What is National Crimebeat?

Professor John Coxhead looks at the history and tradition of the High Sheriffs’ Association of England and Wales and why policing should get more involved in its charity National Crimebeat.

May 1, 2024
By Professor John Coxhead

Police professionals may not be aware that the office of the High Sheriff is more than 1,000 years old, dating back to Saxon times, when a ‘Shire Reeve’ was responsible for the maintenance of law and order. Every county in England and Wales has a High Sheriff, with 55 currently serving a one-year (unpaid) term in office.

High Sheriffs offer much potential for policing to help tackle crime by working together in local partnerships, particularly with young people. Police professionals working in neighbourhoods might not be aware of the High Sheriff’s charity, National Crimebeat, but as you read on here you will see both the benefits of the opportunity on offer and how to get in touch to start working together.

Support your local sheriff

The word ‘Sheriff’ derives from ‘Shire Reeve’, and at one time the role had extensive powers, including tax collecting (remember the Sheriff of Nottingham in Robin Hood?). Their role was to represent the Crown within the shires, including the law enforcement powers of raising the ‘hue and cry’ in pursuit of criminals.

Over time, the role has changed, with tax collecting shifting to the Exchequer and legal duties  transferring to coroners, Justices of the Peace and High Court Judges. Acts of 1856 and 1865 transferred more ancient powers to prison commissioners and local constabularies.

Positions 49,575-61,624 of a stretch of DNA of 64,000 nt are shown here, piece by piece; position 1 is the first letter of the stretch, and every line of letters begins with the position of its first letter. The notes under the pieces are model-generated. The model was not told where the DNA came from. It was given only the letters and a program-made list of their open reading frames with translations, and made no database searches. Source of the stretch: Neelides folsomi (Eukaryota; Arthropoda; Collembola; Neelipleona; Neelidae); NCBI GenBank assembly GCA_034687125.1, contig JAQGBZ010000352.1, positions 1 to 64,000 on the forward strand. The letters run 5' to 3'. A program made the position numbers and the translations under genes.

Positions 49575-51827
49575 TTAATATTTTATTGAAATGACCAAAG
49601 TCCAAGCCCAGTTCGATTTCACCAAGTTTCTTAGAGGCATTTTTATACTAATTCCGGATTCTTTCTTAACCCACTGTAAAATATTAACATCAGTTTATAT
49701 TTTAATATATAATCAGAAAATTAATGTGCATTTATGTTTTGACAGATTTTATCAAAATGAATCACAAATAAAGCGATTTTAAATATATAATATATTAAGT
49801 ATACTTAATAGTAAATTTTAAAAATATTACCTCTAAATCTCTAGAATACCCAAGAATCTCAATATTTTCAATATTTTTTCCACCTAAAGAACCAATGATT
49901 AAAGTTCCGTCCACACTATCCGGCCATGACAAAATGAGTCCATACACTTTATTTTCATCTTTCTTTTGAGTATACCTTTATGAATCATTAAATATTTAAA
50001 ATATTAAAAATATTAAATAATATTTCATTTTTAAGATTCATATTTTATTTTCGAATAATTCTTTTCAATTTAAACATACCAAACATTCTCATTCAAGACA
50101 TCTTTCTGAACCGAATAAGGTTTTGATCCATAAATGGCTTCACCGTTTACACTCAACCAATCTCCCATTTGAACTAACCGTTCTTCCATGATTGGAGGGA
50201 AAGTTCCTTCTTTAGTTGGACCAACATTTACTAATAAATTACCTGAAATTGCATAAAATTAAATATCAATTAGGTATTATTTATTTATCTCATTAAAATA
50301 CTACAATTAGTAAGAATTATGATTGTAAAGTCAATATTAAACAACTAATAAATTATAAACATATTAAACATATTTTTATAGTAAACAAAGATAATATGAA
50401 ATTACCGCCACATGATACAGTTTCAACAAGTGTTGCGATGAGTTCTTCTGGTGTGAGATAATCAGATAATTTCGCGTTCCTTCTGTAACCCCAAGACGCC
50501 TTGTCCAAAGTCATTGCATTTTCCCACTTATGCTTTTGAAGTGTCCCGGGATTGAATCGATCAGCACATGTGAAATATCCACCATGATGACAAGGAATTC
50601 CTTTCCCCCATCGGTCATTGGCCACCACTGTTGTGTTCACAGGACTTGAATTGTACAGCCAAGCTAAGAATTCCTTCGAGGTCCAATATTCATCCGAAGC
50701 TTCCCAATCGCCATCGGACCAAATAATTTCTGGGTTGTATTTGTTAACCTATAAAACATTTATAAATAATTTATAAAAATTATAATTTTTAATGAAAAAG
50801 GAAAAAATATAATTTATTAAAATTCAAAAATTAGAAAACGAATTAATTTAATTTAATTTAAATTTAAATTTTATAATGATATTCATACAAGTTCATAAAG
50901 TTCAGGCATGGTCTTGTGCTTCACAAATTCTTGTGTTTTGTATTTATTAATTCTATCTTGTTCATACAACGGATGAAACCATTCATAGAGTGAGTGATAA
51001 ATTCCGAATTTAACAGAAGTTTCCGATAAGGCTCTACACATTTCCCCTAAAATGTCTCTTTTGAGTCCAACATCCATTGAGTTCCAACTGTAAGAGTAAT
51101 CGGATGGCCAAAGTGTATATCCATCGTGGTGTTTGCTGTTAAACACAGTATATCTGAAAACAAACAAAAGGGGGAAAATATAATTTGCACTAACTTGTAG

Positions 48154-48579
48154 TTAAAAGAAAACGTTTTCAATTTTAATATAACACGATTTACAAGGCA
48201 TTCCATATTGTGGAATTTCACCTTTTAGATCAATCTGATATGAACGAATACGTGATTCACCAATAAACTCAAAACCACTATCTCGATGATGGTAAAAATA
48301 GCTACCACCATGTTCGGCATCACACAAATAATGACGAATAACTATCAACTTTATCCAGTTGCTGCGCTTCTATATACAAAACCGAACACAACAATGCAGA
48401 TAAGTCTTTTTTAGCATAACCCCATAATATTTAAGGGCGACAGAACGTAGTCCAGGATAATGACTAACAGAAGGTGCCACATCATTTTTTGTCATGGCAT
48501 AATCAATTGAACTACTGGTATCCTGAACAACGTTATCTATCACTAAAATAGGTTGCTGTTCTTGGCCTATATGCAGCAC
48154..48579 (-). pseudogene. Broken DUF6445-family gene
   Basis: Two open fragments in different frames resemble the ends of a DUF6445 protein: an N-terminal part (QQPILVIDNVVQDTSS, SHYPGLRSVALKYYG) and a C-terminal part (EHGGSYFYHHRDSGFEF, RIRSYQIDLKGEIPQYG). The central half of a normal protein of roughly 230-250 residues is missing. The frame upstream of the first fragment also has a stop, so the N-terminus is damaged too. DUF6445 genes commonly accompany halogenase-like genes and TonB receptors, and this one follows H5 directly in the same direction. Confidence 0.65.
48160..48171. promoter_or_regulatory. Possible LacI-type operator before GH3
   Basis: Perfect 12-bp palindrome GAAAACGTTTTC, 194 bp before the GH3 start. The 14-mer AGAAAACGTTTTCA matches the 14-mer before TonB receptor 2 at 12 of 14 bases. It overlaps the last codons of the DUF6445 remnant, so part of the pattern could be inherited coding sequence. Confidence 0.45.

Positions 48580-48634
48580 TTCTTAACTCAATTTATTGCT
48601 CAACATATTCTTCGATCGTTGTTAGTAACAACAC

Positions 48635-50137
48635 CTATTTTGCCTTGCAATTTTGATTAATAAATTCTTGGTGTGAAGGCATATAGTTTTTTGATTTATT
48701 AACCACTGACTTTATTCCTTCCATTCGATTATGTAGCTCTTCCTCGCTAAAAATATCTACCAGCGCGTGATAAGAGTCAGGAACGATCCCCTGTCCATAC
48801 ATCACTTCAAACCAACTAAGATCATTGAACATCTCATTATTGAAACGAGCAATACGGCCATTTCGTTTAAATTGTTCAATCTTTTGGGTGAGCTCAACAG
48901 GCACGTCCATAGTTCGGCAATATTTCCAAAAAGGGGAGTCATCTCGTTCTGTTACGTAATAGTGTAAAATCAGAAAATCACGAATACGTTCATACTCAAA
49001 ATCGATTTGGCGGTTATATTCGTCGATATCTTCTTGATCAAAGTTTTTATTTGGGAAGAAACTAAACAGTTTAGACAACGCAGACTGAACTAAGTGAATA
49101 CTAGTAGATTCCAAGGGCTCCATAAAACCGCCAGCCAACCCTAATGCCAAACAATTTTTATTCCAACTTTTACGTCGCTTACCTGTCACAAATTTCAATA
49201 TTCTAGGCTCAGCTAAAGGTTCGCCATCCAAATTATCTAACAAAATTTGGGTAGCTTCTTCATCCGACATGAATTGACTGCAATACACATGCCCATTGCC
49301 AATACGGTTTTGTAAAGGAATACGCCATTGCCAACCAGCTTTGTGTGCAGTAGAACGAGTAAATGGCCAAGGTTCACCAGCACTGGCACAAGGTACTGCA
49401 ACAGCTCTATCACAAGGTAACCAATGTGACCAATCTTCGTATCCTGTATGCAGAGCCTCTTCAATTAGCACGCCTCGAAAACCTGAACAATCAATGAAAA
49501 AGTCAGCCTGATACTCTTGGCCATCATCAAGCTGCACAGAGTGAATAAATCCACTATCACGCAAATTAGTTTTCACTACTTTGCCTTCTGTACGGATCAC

Today, High Sheriffs support the judiciary, police, probation and prison services in crime reduction and social cohesion. The role is non-political, so High Sheriffs are able to bring together a wide range of people within communities together, and each decide their own contextualised focus during their year in office.

National Crimebeat

High Sheriffs have their own charity, National Crimebeat, to support crime prevention, specifically to encourage new ideas from young people. Last month, the 26th National Crimebeat annual awards took place in London, to showcase innovative crime prevention projects carried out by young people (all under 25 years of age).

The ideas submitted to National Crimebeat were all about crime reduction and tackled a diverse range of issues, from fly-tipping to fraud; from violence to the desistance of offending. This year’s winner was 14-year-old Khan Odita, of Toxteth, who tackled fly-tipping by turning a dumping ground into a community meeting place through an Urbanscape Community Garden.

Other entries to the competition addressed repeat offending, violence reduction, the use of art and music, police cadets, preventing fraud, and protecting against ransomware and cybercrime.

Amanda Parker, chair of the National Crimebeat Trustees, said: “Yet again the cohort of applicants for our prestigious awards has been incredibly impressive. From 25 entries we managed to shortlist a final seven and it has been extremely hard to find a winner among such determined and motivated young people. All of these young teams are winners as they all go above and beyond to make huge differences in their communities but this year the determination of an individual really moved the judges.”

How to get involved